The 2009 Fiscal Bill

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The 2009 Spring Fiscal Bill - devoid of education and employment policies

It is positive that the conservative government has realised that measures to combat the economic crisis are needed but those suggested are far from satisfying. The Spring Bill is a disillusionment to the members of the LO national unions, Wanja Lundby-Wedin, LO President, states.

Active measures in favour of education as well as employment policies are needed to guide Sweden out of the crisis and to facilitate for the jobless to re-enter the labour market when the economic trend turns upward again. The Government’s Bill is devoid of such measures. The major part of the extra resources allocated to labour market measures in 2009 are set aside for increased costs of the unemployment insurance. The quality of the labour market policy runs the risk of being impaired and the unemployed will be the great losers, Wanja Lundby-Wedin says.

According to the Government, the labour market policy programmes will boost considerably in the years to come. However, it is almost only measures related to the job guarantee and the job guarantee for young people that will increase. In 2010, as much as 90 per cent of the increase in the labour market programmes will be related to the job guarantees. On the other hand, actual measures concerning labour market education are conspicuous by their absence. At present, there are less than 5000 training posts in labour market training, which is a very low number.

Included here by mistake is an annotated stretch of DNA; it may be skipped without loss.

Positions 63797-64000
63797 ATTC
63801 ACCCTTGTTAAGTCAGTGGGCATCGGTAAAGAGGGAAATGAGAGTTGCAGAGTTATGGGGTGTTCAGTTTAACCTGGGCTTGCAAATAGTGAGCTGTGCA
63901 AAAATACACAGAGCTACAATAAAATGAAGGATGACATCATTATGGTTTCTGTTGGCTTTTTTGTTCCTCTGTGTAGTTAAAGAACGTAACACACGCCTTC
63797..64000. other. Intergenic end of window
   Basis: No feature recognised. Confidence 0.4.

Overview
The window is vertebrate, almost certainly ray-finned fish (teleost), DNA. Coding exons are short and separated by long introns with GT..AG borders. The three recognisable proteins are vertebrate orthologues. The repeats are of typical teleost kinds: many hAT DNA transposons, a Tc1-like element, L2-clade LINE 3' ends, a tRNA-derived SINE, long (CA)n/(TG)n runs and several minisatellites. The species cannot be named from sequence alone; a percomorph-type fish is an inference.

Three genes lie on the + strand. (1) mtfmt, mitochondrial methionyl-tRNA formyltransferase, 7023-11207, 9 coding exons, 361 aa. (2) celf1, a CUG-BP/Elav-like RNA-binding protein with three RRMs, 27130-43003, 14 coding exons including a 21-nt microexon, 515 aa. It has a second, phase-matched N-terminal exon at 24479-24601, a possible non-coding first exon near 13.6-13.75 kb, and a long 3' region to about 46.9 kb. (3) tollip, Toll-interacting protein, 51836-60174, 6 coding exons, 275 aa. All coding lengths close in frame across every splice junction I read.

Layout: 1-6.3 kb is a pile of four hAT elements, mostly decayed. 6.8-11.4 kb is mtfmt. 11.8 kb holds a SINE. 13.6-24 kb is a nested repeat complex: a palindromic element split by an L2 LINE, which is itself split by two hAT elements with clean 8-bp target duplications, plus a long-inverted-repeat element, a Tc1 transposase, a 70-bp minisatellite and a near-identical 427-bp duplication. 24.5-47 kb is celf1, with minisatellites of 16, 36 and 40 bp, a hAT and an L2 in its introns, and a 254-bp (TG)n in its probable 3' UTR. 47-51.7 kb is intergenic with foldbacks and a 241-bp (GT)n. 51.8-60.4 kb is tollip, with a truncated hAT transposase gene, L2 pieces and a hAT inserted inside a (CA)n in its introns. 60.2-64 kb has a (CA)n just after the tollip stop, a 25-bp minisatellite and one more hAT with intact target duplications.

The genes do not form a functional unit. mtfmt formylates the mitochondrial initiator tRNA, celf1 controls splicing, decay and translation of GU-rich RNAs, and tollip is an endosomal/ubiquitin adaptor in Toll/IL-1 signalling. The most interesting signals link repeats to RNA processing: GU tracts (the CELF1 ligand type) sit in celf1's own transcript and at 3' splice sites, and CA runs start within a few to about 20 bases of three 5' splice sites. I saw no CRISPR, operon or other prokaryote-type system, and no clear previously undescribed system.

All the forecasts are now unanimous. Unemployment will increase considerably. Now, if ever, is the right time to invest in education of longer duration. In my opinion, a new adult education initiative is needed. The LO perspective is that great investments in both labour market training and municipal adult education would have been needed, Wanja Lundby-Wedin says.

It is very unfortunate that the Government refuses to tackle the great problems of the unemployment insurance. 500 000 persons have renounced the unemployment insurance and today, one third of all unemployed are not members of any unemployment insurance scheme. The fees to the unemployment insurance must be lowered in order to increase the inflow into the unemployment insurance. Besides, the insurance must be reinforced and the maximum payment be raised. Today, only 25 per cent receive a remuneration which corresponds to 80 per cent of the salary, Wanja Lundby-Wedin says.

The Government can prevent unemployment from rising by providing more resources to the municipalities as well as investing in training within industry to avert lay-offs. The Government can also contribute to increased employment by introducing a reduction system for house-owners which would create employment for both construction workers and employees within the building industry, Wanja Lundby-Wedin concludes.